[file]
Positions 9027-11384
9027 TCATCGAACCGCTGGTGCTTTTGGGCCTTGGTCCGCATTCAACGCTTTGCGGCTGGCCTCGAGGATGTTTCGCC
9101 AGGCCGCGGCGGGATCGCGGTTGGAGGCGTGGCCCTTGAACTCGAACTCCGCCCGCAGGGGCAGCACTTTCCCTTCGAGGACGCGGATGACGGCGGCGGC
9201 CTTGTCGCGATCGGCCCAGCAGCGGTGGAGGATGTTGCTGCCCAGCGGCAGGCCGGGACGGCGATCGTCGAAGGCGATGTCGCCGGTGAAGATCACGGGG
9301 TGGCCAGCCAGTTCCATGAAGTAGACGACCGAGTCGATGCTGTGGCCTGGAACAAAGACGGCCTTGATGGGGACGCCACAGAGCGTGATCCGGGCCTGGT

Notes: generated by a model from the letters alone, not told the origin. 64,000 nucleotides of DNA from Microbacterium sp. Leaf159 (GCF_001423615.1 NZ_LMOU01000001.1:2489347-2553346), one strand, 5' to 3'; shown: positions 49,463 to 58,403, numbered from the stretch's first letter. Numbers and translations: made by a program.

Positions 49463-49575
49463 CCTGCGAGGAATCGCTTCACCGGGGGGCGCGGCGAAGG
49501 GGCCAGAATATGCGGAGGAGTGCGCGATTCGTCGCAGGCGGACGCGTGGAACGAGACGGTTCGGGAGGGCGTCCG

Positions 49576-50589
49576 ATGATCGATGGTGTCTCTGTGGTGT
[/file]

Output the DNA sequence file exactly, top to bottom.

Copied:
Positions 9027-11384
9027 TCATCGAACCGCTGGTGCTTTTGGGCCTTGGTCCGCATTCAACGCTTTGCGGCTGGCCTCGAGGATGTTTCGCC
9101 AGGCCGCGGCGGGATCGCGGTTGGAGGCGTGGCCCTTGAACTCGAACTCCGCCCGCAGGGGCAGCACTTTCCCTTCGAGGACGCGGATGACGGCGGCGGC
9201 CTTGTCGCGATCGGCCCAGCAGCGGTGGAGGATGTTGCTGCCCAGCGGCAGGCCGGGACGGCGATCGTCGAAGGCGATGTCGCCGGTGAAGATCACGGGG
9301 TGGCCAGCCAGTTCCATGAAGTAGACGACCGAGTCGATGCTGTGGCCTGGAACAAAGACGGCCTTGATGGGGACGCCACAGAGCGTGATCCGGGCCTGGT

Notes: generated by a model from the letters alone, not told the origin. 64,000 nucleotides of DNA from Microbacterium sp. Leaf159 (GCF_001423615.1 NZ_LMOU01000001.1:2489347-2553346), one strand, 5' to 3'; shown: positions 49,463 to 58,403, numbered from the stretch's first letter. Numbers and translations: made by a program.

Positions 49463-49575
49463 CCTGCGAGGAATCGCTTCACCGGGGGGCGCGGCGAAGG
49501 GGCCAGAATATGCGGAGGAGTGCGCGATTCGTCGCAGGCGGACGCGTGGAACGAGACGGTTCGGGAGGGCGTCCG

Positions 49576-50589
49576 ATGATCGATGGTGTCTCTGTGGTGT